ZURICH/FRANKFURT (Reuters) - German prosecutors are investigating employees of Credit Suisse
The probe was launched in response to findings gleaned from Swiss bank data acquired by officials in the German state Rhineland-Palatinate in early 2013, the prosecutor's office in the city of Koblenz said on Wednesday.
Bank secrecy, which has helped Switzerland become the world's largest offshore centre with $2 trillion in assets, has come under heavy fire since the financial crisis as cash-strapped governments have sought to clamp down on tax evasion.
The Swiss government is considering a possible solution to a long-running dispute with U.S. authorities over Swiss banks accused of helping wealthy Americans evade billions of dollars of tax, a source told Reuters.
The Rhineland-Palatinate purchase comes after a group led by Europe's six biggest countries last week pledged to work together to tackle tax havens, and the belated admission by a disgraced former French budget minister that he held a secret foreign account.
Based on the client data, prosecutors have launched 201 investigations into German suspects, the prosecutor's office said.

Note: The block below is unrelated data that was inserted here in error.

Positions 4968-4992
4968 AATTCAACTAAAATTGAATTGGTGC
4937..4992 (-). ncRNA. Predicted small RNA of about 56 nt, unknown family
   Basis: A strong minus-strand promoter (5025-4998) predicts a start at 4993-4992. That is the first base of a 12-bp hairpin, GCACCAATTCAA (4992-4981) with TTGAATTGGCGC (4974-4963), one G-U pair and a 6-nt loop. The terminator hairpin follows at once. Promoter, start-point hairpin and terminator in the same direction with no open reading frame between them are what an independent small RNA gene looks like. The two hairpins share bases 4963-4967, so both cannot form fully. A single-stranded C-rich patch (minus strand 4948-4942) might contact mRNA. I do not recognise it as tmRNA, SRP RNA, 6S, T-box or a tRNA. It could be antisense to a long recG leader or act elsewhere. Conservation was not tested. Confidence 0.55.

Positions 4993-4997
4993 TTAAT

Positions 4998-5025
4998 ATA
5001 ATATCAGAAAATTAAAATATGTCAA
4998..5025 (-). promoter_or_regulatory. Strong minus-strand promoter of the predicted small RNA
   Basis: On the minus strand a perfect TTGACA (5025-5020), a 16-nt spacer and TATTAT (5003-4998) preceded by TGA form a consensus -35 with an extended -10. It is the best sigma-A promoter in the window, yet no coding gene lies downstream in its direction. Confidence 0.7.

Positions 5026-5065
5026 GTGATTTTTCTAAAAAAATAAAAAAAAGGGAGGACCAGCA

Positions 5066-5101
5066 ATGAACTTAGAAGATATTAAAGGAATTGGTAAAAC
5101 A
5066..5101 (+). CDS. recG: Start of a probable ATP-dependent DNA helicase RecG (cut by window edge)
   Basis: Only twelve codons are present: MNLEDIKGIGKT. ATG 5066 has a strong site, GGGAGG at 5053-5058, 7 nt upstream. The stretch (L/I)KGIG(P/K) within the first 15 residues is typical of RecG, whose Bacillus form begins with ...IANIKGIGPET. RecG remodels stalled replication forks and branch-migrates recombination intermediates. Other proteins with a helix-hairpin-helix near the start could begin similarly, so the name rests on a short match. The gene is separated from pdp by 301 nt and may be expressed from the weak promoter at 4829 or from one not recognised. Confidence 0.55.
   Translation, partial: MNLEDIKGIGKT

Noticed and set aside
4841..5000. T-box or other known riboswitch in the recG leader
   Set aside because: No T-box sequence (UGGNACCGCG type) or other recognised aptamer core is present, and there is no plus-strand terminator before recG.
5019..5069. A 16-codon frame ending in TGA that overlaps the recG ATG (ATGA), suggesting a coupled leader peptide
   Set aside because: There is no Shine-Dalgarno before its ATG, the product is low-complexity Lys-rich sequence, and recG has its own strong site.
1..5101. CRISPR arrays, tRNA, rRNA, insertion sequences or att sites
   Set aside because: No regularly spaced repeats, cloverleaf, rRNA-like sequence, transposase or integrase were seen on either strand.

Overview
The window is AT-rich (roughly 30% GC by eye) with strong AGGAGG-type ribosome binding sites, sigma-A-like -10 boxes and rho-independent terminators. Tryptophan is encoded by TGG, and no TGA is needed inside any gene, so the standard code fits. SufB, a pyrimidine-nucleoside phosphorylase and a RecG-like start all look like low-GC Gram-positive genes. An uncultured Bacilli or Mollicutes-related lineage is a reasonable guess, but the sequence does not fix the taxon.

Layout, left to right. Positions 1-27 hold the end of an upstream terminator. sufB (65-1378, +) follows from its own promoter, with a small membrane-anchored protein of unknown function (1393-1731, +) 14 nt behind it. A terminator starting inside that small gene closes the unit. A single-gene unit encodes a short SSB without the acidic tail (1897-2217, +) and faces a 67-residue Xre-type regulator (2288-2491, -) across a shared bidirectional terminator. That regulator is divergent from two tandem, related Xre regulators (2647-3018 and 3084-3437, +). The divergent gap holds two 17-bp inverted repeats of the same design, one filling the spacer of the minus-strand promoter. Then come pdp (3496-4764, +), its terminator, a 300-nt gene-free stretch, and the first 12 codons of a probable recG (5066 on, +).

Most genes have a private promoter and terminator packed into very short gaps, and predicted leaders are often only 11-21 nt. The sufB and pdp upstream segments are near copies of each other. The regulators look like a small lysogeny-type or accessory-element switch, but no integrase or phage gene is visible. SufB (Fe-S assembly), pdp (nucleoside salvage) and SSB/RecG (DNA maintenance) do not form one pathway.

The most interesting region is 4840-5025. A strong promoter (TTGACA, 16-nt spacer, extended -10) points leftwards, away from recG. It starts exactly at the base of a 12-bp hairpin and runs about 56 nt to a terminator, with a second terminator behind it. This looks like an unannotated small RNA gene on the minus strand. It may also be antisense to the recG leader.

The German state on Tuesday said it hoped to yield half a billion euros in lost tax revenues from a CD it purchased containing data on secret bank accounts, triggering police raids across the country.
Zurich-based Credit Suisse spokesman Marc Dosch said on Wednesday: "We have been advising German clients for a long time that they should review their individual (tax) situation and resolve any issues where necessary. If this does not happen, we will terminate our relationship with these clients in the course of the year."
The bank had no knowledge that confidential data had been misappropriated from the bank, he added.
Credit Suisse's increasingly forceful rhetoric on German customers, long courted by Swiss banks, illustrates that it is feeling the pinch following a tax crackdown and several similar data purchases by tax officials.
The move represents one of the first times a Swiss bank has set a specific deadline for clients to either come clean on their offshore funds, or be thrown out.
Credit Suisse, like rivals including UBS
The relationship between Switzerland and Germany has been particularly difficult since Germany in December rejected a key tax pact to sweep Swiss accounts clean of tax dodgers.
In 2011, Credit Suisse paid 150 million euros ($196.95 million) to end an investigation of its employees in the German city of Duesseldorf over allegations that they helped citizens dodge taxes. Julius Baer struck a similar deal, while UBS has yet to do the same.
"(The data purchased by Rhineland-Palatinate) is authentic and of excellent quality," state Finance Minister Carsten Kuehl had said on Tuesday, adding there were 40,000 sets of data which his state had bought for 4 million euros.
(Reporting By Katharina Bart and Edward Taylor; Editing by David Cowell)